What you're misreading [I don't blame you, he didn't make it very clear] is that the school was funded with 100% of the profits of the PUBLISHERS -- not a cent of Randall's profits. Heaven forbid we threaten his livelihood.

    From the store:

    "The book is published by BreadPig, a company founded by my friend Alexis, and THEIR portion of the profits will go to build a school in Laos" [emphasis added].

    Randall keeps his portion of the profit, and the selfless publishers send their profits to help build a school in Laos, and they also agree to let XKCD take the credit since it is the medium of Randall's book that allows them to perform this charitable act.

    And on the flipside, Randall lets (??) his publishers give their profits away to fund a school IN HIS WEBCOMIC'S NAME, while as a side-effect helping some Laotian kids. And it's not even like some grand multi-millionaire corporation, this is the company "run by [his] friend, Alexis" [comma added for grammatical hilarity]. I know Carl that fascist cow thinks that Breadpig is evil/scummy/communist/whatever, but they/he/she have willingly donated 100% of their profits without more than a line of credit in small print from quite possibly their largest item of sale to help Laotian kids while essentially giving the credit to Randall Munroe.

    Webcomic be damned, it's scumbag moves like this that make me hate Randall as a person.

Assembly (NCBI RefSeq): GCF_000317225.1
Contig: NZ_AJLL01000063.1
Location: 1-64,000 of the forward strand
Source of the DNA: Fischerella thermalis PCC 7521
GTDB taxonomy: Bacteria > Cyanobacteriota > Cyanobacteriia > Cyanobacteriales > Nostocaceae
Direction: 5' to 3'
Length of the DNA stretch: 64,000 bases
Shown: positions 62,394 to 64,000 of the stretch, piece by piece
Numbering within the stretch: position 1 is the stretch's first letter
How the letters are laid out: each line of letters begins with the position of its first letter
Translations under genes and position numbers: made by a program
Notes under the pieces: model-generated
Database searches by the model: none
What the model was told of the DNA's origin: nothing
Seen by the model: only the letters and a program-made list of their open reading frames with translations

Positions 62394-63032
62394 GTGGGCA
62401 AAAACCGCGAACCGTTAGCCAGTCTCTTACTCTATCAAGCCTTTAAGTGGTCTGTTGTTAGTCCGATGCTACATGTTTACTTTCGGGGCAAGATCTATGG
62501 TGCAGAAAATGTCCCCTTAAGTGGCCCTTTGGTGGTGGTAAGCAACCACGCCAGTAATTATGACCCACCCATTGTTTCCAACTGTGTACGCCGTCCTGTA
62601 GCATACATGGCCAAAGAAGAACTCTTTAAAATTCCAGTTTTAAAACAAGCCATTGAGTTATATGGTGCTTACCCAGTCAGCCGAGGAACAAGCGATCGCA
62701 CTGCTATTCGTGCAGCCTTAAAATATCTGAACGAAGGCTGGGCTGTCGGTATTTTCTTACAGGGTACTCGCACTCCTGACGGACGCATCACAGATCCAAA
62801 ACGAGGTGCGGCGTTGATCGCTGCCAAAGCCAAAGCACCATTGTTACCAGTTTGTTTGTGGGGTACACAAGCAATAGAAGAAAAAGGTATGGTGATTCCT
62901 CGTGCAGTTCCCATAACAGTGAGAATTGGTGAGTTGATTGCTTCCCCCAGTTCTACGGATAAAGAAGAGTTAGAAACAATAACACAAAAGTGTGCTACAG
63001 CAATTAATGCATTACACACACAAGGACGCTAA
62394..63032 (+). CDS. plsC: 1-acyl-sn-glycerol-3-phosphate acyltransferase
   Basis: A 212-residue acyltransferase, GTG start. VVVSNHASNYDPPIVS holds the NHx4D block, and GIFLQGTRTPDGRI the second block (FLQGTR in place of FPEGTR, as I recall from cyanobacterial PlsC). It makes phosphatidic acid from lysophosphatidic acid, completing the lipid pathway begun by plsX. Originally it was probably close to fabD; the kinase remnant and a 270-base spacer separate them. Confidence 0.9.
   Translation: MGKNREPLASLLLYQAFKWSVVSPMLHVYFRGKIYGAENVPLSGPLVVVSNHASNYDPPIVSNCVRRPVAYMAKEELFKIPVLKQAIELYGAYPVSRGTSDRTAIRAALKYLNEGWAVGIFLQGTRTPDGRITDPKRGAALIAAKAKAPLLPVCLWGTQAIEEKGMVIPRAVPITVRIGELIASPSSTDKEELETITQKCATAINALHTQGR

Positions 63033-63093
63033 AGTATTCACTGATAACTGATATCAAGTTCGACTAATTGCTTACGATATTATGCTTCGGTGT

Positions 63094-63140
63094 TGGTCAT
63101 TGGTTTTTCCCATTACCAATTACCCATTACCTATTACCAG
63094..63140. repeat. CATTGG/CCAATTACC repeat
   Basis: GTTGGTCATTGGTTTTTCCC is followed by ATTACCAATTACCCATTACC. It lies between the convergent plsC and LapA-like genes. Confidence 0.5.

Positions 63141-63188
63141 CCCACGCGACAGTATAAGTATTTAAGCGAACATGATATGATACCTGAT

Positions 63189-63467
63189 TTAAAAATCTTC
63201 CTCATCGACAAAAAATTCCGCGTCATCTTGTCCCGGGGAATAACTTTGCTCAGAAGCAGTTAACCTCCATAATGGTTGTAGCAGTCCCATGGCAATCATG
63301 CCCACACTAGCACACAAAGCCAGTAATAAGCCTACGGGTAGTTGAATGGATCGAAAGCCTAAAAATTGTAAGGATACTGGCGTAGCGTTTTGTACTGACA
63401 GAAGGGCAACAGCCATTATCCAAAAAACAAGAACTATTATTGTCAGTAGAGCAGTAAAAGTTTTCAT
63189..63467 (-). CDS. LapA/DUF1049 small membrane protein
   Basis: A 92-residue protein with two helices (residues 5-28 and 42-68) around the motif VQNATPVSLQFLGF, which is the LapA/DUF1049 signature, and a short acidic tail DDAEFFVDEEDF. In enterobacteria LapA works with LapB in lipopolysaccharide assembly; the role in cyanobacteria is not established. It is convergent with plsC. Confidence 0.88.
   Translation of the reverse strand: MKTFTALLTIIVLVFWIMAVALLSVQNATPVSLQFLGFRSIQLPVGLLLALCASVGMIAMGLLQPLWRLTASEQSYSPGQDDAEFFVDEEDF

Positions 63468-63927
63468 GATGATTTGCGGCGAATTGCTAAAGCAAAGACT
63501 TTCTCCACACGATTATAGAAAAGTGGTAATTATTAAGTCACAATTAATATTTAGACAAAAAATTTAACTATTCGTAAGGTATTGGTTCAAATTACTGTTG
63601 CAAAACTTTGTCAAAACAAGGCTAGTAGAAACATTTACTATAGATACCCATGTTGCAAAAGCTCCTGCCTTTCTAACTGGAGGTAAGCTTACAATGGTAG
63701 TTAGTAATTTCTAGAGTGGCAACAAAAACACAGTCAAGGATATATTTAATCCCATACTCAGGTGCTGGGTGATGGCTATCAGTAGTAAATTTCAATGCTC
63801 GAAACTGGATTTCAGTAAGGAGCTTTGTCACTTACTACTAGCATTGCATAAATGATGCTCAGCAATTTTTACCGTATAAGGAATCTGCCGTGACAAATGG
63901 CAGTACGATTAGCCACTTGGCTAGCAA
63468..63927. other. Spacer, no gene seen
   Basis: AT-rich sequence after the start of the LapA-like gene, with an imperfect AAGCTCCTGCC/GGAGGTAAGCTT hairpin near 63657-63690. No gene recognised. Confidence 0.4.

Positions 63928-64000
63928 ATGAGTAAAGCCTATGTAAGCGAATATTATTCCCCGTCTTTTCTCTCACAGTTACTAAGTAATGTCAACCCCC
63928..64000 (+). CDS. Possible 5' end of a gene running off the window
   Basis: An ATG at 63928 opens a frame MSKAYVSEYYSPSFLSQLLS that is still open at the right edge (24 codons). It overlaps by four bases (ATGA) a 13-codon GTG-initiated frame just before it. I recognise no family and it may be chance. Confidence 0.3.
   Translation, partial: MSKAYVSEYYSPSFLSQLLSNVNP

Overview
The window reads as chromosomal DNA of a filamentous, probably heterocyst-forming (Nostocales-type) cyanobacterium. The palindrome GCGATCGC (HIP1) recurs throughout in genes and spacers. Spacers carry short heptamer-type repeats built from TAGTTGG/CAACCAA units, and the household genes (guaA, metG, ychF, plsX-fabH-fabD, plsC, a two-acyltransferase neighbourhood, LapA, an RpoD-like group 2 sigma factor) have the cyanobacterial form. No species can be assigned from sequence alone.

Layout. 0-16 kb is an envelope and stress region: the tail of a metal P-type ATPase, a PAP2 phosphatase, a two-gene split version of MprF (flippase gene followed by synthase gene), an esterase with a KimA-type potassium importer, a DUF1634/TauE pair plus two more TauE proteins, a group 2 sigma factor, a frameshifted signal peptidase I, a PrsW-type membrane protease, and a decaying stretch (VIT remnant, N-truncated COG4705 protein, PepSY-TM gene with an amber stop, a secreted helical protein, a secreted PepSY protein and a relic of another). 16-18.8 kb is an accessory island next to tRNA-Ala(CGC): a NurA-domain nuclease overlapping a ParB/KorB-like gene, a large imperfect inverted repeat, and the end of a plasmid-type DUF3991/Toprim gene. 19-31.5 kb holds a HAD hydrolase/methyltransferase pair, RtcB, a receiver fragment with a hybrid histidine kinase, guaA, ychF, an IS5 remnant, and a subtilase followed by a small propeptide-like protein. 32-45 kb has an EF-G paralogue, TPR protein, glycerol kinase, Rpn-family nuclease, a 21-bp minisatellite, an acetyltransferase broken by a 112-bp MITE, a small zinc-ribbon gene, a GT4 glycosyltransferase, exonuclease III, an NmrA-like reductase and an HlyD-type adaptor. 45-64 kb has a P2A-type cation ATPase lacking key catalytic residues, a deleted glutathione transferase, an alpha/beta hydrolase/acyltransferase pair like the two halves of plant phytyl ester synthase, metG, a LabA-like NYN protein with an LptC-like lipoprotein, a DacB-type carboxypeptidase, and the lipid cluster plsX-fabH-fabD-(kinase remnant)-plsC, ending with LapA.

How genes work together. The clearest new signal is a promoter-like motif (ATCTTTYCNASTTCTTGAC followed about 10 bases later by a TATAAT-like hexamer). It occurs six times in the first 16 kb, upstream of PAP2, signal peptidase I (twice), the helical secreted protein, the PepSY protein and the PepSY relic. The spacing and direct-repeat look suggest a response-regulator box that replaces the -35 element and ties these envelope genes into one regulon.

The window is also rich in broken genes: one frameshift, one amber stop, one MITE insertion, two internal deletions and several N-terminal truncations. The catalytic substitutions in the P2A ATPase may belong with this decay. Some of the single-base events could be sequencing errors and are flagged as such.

67. @Fred 10:01

    One thing you didn't change is the order of the dialogue vs. the caption, which is the first thing that I would change. Because the whole, "Children's show performer is secretly an asshole," thing is such a common joke, that there's potential in reversing that, but it doesn't work when you do it backwards.

  68. Its unfair to judge this comic based on how a future user would perceive it. Editorial cartoons always pertain to current events, and they don't have to explain themselves. Reading old comics means you won't always get the joke. That's life.

    That doesn't mean this comic is necessarily funny (although I thought it was kind of good in a nostalgia-way), but your first point is off base.

  69. You know what else hasn't changed in 14 years? Digital watches
    Microwave ovens
    Stereo amps/receivers

    If an electronic product does its job and doesn't have increasing software demands placed on it, there's no reason why it should follow Moore's law. Yeah, TI calculators have pretty low graphics resolution, but mostly they're used for drawing lines. A line should be 1 pixel wide, but the pixel should be big enough that you can see the line. Cell phones have the resolution to display a movie, but it's completely wasted. Who watches a movie on a 2 inch cell phone screen?

    That being said, the 2 MHz TI81 I had in the 90s was pretty slow to run complex programs; but the latest model is 90 MHz, and a 15 MHz model came out in 2001. And it's not like PCs have really gotten much higher clock speeds in the last 10 years. 1+ GHz CPUs were available in 2000, and there's still nothing over 3 GHz, is there?